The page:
Periphyton is a complex assemblage of algae, cyanobacteria, microinvertebrates, their secretions, and detritus attached to submerged surfaces. Periphyton communities - along with sawgrass - are some of the most abundant communities in the Everglades, and represent more than half of the primary production. As such, a goal of Everglades restoration projects is to reestablish calcareous periphyton in areas where it is absent, or where it has been damaged.
Why is Periphyton Important?
Most periphyton in the Everglades is calcareous, due to abundance of the limestone (calcium carbonate) bedrock underlying the Everglades, and from surface water inputs containing high cation concentrations.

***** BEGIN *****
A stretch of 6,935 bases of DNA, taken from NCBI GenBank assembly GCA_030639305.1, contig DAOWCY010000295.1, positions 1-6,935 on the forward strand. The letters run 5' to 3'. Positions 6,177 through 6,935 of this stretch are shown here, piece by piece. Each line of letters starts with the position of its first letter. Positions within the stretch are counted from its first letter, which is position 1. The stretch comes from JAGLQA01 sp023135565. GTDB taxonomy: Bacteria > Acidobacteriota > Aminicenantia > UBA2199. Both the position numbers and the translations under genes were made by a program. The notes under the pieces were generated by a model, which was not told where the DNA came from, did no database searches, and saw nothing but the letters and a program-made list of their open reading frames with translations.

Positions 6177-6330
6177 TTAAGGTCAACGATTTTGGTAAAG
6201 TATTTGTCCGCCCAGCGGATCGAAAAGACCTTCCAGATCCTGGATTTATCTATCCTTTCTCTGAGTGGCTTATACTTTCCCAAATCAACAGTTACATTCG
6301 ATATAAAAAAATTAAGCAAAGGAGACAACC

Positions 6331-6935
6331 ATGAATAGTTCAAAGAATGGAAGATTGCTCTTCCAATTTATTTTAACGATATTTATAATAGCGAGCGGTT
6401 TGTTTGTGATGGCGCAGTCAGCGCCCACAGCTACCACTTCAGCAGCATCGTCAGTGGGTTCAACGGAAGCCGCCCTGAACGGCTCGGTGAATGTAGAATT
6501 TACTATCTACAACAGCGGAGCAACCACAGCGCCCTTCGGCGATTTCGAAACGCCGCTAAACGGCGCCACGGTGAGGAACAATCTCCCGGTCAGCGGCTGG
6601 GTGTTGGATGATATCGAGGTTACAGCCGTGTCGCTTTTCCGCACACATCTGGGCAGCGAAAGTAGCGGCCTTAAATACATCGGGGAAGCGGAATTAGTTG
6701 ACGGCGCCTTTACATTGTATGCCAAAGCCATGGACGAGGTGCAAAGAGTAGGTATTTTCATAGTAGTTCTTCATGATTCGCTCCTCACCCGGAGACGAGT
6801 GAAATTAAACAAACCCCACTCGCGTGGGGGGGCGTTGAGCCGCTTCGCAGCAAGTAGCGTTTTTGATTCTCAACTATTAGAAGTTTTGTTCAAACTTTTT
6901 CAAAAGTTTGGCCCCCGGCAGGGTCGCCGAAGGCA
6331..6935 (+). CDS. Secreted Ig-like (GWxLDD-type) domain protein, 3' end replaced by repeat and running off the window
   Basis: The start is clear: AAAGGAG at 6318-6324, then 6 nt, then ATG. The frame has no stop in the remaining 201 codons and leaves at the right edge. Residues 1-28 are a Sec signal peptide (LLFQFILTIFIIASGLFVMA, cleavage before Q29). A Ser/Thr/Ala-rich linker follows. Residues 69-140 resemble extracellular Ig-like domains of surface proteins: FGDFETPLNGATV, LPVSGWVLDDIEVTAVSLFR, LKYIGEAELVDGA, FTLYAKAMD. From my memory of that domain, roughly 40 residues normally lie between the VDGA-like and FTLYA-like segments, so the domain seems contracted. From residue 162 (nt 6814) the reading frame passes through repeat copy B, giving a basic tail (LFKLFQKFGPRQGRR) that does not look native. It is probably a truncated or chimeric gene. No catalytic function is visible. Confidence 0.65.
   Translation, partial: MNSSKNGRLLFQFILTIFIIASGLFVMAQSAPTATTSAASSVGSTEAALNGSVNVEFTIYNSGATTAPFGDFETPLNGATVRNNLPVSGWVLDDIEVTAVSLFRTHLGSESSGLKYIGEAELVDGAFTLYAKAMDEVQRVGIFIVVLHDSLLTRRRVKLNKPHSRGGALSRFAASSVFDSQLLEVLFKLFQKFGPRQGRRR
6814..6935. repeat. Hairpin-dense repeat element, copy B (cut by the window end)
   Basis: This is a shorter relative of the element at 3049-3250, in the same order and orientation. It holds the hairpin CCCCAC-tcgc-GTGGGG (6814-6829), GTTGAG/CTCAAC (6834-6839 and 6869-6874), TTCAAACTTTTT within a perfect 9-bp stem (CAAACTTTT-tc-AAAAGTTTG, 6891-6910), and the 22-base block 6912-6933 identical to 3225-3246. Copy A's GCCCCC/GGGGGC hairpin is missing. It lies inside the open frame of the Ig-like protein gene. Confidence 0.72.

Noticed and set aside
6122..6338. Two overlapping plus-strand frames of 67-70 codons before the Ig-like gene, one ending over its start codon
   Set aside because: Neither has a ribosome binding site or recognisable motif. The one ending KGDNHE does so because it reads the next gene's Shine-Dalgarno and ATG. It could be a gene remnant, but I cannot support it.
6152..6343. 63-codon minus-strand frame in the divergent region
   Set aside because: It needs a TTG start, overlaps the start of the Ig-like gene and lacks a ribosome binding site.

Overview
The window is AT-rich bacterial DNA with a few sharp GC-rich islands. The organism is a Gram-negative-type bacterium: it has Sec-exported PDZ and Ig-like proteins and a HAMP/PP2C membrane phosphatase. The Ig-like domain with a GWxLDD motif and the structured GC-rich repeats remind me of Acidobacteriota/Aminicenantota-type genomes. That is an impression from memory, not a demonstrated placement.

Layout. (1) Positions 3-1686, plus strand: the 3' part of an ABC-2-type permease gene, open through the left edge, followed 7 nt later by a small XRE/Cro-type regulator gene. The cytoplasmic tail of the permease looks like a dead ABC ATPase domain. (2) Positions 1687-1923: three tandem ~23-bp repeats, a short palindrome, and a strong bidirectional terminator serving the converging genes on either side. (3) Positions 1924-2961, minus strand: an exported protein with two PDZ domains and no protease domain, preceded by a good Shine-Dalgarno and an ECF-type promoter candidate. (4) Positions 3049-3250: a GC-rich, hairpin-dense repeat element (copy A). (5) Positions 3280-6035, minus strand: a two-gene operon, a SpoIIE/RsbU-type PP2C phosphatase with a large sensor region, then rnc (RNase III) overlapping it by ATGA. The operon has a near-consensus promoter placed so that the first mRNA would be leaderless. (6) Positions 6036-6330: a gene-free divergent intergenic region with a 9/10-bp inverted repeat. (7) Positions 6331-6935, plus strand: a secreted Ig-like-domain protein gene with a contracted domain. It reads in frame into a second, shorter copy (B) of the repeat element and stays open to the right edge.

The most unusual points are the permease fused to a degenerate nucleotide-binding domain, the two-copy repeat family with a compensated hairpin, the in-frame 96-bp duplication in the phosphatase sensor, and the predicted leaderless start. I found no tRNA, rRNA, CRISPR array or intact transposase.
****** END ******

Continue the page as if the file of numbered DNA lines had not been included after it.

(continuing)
Periphyton is crucial, and a fundamental part of the food web as the primary food source for small consumers - including fish and invertebrates. It affects many biological communities and ecosystem features including nutrient concentrations, soil quality, and dissolved gases.
For example, periphyton provides dissolved oxygen through photosynthesis to sustain much of the aquatic life in its surroundings. Furthermore, periphyton is important because it responds rapidly to changes in the environment. Periphyton is also an indicator of changing conditions.